It’s a between-episode-week for dekePod today, so I thought I’d provide you guys with something different to stimulate your video appetites: an episode of O’Reilly’s screencasts on “Photoshop CS4 for Photographers.” By different, I mean two things, 1) this particular screencast covers a variety of photography-centric topics and 2) you’ll find the author/narrator has a slightly different presentation style than our fearless leader. Think “comforting dram of aged whiskey” next to Deke’s “energizing double-espresso.” If you like what you see, you can subscribe to the series here. (By the way, interviews with Deke have been known to pop up there as well.)
This week’s episode is on Collections, a feature of Bridge that Adobe will tell you was available in CS3, but seriously, Adobe, collections in CS3 did not in any way resemble the powerful feature of CS4. You can use collections to make virtual sets of images, leaving your basic file structure intact and yet pulling together sets from across different folders that represent events, subjects, or perhaps just your best images. Collections are one of those features that make Bridge/ACR/Photoshop workflow a viable digital asset management system (provided you don’t shoot gazillions of images or need to manage said images offline.)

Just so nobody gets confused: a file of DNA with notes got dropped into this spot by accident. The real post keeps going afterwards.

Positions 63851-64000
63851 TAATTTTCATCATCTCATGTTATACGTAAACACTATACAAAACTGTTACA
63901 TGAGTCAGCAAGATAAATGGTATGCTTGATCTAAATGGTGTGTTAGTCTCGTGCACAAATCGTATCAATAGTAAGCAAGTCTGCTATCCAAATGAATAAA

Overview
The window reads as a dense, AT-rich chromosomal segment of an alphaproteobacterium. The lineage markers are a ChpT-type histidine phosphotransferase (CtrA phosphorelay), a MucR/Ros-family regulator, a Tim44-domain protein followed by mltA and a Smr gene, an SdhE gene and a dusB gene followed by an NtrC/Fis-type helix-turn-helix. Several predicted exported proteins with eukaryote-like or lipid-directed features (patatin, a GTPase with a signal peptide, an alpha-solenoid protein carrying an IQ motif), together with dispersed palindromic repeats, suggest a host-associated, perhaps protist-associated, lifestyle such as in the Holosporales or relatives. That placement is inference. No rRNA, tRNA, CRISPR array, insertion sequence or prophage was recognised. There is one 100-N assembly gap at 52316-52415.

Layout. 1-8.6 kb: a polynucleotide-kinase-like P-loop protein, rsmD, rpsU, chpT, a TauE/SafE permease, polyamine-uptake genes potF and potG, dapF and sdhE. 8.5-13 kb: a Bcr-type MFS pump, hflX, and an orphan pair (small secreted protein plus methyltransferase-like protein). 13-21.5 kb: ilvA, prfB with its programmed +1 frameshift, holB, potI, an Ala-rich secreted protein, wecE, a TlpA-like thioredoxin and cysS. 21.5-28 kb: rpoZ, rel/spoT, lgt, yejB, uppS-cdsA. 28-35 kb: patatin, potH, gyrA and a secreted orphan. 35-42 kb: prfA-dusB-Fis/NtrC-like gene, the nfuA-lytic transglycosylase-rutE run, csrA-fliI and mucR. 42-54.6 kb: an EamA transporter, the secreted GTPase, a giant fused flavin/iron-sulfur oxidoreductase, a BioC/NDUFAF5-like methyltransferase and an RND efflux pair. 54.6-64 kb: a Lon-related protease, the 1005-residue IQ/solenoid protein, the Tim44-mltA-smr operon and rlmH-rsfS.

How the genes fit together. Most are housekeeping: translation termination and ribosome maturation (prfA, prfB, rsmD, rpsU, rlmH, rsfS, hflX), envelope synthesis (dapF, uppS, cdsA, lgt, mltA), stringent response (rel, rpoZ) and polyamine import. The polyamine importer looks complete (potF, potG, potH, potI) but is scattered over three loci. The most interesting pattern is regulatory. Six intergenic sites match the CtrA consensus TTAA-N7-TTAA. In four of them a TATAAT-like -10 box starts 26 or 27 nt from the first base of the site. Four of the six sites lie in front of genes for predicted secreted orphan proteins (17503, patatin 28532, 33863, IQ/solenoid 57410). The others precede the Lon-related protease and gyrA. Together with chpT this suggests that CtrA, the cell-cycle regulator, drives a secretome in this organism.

The previous week’s episode featured a good overview of how to use Photo Downloader to efficiently bring your photographs in from your camera. There’s a lot you can do during that one simple process that will make your life easier, and your photos easier to find, down the line, like attaching your copyright straight out of the chute. Watch the screencast to see the additional features when you venture beyond Photo Downloader’s standard dialog box.
By the way, one question came up last week when Derrick was presenting this info live at PhotoPlus. The Advanced dialog gives you previews of the images on your card to choose from during download. One of the audience participants asked whether or not you could use Shift and Command/Ctrl in their traditional fashion for selecting images, i.e. if you could Shift-click to select a set of contiguous images from the card. The aswer is yes, but there’s a small hitch. Once you click to select the first image, and then shift-click to select the last in your desired group, you must also turn on the check box of one of the items in the selected set. So let’s say I wanted to download all these self-portraits of me and Photoshop CS4 One-on-One bonding at PhotoPlus. I’d click the top-left, then shift-click the bottom right, then make sure I checked one of those check boxes.
It doesn’t matter which check box you click. And if you turn off the check box for any one of the selected set, they’ll all turn off as well. Simple trick, but one that seemed appreciated by more than one member of the PhotoPlus audience.
The series continues for several more epsiodes in the ensuing weeks.